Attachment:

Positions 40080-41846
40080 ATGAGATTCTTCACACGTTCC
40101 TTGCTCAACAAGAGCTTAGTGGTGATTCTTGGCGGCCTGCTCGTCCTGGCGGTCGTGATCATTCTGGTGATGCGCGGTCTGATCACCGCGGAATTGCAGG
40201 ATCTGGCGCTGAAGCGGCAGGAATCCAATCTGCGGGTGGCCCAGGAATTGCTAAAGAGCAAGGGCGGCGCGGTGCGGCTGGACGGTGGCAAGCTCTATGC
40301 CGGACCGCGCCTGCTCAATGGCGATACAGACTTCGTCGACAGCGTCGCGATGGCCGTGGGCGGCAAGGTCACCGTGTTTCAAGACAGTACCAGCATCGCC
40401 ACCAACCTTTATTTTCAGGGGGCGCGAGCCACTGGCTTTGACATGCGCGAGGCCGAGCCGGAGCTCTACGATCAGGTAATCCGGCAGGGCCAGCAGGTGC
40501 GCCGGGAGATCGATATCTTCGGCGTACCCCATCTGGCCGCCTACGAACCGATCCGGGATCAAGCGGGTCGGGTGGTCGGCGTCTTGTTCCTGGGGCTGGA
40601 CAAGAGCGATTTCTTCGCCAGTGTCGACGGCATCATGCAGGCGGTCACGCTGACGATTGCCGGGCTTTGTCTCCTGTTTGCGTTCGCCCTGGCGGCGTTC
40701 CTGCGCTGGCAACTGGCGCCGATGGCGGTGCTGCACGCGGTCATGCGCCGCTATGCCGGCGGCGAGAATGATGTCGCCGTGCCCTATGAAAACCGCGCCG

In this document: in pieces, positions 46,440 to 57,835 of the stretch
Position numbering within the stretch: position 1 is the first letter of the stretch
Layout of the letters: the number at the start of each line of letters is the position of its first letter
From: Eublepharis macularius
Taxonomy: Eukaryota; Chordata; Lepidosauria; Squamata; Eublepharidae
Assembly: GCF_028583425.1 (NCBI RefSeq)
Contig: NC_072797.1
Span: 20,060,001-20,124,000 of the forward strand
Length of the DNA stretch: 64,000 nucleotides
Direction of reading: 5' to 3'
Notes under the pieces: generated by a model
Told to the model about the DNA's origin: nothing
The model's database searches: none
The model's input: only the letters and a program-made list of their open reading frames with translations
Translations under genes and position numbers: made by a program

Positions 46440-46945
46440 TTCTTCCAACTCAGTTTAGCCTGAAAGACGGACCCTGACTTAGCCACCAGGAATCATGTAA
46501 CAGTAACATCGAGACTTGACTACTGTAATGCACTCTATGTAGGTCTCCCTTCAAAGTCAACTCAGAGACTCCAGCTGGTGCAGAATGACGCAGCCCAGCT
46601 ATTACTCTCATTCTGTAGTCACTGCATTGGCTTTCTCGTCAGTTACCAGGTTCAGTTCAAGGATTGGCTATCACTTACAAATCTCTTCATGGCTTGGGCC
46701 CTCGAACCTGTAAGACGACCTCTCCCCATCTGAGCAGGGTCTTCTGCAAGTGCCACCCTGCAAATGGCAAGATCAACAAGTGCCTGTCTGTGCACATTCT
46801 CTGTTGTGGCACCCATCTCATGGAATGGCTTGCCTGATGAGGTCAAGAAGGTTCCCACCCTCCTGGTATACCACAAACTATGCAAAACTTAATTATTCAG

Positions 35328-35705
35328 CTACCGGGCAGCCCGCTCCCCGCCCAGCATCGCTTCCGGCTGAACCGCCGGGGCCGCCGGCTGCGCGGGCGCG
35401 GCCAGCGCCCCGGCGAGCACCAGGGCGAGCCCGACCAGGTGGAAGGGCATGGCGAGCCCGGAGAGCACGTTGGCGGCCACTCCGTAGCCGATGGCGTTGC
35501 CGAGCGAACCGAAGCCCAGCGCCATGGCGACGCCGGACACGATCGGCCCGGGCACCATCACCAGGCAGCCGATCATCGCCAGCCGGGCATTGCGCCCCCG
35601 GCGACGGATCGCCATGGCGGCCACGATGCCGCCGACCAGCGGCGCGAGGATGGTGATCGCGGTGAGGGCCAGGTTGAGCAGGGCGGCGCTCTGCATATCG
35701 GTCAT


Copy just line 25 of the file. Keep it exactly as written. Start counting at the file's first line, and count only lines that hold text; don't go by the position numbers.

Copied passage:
Positions 46440-46945